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Across North Carolina, local governments have accumulated substantial reserves, some exceeding $1 million, from a little-publicized 911 service charge included on local telephone bills.
The charge, approved by lawmakers in 1989, was intended to help counties improve their 911 emergency calling technology. Many of those improvements involved technology that allowed 911 operators to identify a caller's location.
The Legislature left it up to the cities and counties to determine how high the fees should be. However, lawmakers did limit how local governments could spend the money - restricting its use to mapping, telephone and computer equipment, and other one-time costs in improving service.
Now, some local governments want to change those spending rules. A few have even raised their fees, anticipating that legislation removing the limits would be approved.
Washington County commissioners recently agreed to raise their fee to $4 per month per telephone line, the highest rate in the state. Two other counties - Swain and Tyrrell - charge fees of $2 or more a month, according to a report presented to a House subcommittee.
In all, 36 counties charge $1 per month or more. Some cities and towns have separate charges that also exceed a dollar.
"To me, it is a hidden tax, no question about it," said Rep. Ronnie Smith, D-Carteret.
Smith is co-chair of the House Utility Committee, which has examined seven House bills that sought to remove restrictions placed on how the 911 money can be spent.
Nine local 911 bills affecting eight counties and the cities of Charlotte and Rocky Mount were filed in the Legislature this year. Some would have essentially allowed counties to fund their entire sheriff's department and emergency operations budgets with the fees.
However, Smith and a utilities subcommittee recently agreed to delay acting on the local legislation and study the issues after lawmakers go home this summer.
Rep. Drew Saunders, D-Mecklenburg, another committee member, said lawmakers may need to examine capping fees if they are to consider dropping some of the spending restrictions.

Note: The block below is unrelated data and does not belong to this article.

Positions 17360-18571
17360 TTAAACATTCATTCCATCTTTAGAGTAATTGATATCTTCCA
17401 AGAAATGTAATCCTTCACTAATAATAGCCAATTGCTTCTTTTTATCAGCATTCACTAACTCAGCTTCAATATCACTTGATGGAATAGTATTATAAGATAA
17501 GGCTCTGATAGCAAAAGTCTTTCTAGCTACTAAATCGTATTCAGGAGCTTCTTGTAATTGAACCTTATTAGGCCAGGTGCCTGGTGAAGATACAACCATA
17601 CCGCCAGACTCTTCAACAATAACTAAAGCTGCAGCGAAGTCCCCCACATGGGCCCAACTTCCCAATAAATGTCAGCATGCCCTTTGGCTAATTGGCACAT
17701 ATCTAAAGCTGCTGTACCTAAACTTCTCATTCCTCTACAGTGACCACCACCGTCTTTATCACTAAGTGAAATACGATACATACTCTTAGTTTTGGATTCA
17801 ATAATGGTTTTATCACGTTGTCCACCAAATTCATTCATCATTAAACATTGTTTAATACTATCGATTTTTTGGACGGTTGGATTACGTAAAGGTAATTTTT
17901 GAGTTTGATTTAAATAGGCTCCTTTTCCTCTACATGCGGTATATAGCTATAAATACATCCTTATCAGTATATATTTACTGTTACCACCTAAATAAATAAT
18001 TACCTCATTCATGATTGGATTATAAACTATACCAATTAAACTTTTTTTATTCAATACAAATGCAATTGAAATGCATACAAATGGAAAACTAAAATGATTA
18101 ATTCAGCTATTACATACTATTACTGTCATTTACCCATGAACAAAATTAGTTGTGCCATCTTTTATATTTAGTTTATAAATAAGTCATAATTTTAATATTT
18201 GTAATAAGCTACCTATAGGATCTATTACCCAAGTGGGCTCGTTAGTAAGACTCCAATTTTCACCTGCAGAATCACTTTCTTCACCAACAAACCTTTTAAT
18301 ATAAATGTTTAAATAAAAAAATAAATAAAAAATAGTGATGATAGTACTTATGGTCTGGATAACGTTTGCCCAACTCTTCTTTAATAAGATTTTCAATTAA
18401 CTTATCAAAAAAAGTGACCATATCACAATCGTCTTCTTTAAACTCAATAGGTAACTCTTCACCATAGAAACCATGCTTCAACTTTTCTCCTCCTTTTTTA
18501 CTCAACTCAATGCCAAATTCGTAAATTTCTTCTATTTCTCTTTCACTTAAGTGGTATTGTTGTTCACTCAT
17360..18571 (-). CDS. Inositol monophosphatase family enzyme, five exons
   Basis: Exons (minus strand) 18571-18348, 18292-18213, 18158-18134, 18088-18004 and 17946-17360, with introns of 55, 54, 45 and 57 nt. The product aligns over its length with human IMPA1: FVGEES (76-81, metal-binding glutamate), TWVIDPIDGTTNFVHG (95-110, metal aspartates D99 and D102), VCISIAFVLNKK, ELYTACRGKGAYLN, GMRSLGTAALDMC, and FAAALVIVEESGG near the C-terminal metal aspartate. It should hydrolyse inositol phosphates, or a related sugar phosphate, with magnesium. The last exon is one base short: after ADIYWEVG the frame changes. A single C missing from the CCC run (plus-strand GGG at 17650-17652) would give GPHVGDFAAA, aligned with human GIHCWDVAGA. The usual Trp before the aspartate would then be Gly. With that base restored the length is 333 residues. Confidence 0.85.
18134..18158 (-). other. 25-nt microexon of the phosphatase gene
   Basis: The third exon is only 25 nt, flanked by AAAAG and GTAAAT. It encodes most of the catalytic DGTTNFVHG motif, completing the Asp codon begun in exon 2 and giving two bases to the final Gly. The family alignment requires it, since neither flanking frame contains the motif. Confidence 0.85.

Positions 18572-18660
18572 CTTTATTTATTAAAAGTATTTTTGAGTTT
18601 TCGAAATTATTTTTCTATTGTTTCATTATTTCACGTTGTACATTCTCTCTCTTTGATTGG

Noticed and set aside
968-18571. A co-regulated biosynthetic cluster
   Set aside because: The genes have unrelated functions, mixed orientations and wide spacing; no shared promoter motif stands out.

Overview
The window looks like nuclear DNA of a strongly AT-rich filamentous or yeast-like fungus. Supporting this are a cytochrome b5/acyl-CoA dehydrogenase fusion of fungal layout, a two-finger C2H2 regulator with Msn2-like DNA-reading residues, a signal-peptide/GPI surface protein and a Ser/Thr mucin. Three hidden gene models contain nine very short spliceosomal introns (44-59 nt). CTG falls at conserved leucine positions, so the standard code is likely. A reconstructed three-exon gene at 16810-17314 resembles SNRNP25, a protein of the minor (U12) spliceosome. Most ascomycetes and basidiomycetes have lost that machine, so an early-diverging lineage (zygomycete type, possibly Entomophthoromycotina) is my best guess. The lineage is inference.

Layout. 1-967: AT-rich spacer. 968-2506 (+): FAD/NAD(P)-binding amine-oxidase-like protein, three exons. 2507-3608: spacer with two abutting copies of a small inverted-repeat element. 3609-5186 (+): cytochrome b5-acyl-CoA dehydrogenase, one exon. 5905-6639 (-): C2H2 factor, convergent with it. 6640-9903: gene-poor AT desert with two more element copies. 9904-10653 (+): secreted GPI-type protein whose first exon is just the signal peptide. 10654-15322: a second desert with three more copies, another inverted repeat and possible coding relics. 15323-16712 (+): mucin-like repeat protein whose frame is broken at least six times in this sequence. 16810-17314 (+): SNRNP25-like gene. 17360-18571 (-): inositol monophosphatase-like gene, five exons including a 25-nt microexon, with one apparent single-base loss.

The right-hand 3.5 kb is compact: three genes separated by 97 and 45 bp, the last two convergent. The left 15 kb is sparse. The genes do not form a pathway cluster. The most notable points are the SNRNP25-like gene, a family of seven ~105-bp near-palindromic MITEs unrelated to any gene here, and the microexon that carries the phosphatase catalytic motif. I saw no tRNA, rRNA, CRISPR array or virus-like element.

"It's just beyond my comprehension how it would require $4 per line to pay for this kind of thing," Saunders said. "For that kind of money, it'd be cheaper to buy people one of these alert, 'I've fallen, I can't get up,' kind of things. "
Washington County Manager Lee Smith said the high fee in his county reflects a philosophy that users, rather than a broader group of taxpayers, should pay for the services they use.
County commissioners had hoped to use the increased fees to pay the salaries of six communications dispatchers, which isn't allowed under the current law, he said.
"The $4 fee, though it's high, is the cost of running the communications department, the 911 system," Smith said. "We only have 6,000 phone lines here, so our fee doesn't collect that much."
Critics have questioned whether some counties already skirt the spending restrictions.
Jonathan Hill, director of the anti-tax group N.C. Citizens for a Sound
Economy, said counties clearly are building up large reserves they should never be able to spend under the current law. The total accumulated exceeds $30 million.
"The law on those things is very clear. Some of them are planning to abuse the way the law is written," Hill said.
A 1998 newspaper article indicated that Henderson County used the 911 charges to help convert an office building into a communications center, something not allowed under the law. Henderson County Manager David Nicholson pointed out that county money other than 911 charges also went into the project.
In Onslow County, officials admit 911 charges went to pay for mobile radios for the sheriff's department, part of a communications system package bought by the county.
Legislative attorneys have indicated they believe mobile radios - or anything else not having to do with the actual delivery of emergency services - don't fall within the uses spelled out in the law.
Onslow County officials didn't see it that way, county spokeswoman Lorrie Brill said.
"These purchases were made only after we thoroughly researched this issue," Brill said.
Rep. Smith said he worries the fees are being used in ways that were never intended.
"We need to make sure we're not using these 911 charges to run local government," Smith said. "If you've got a $4 fee on a $10 phone bill, there's something wrong there."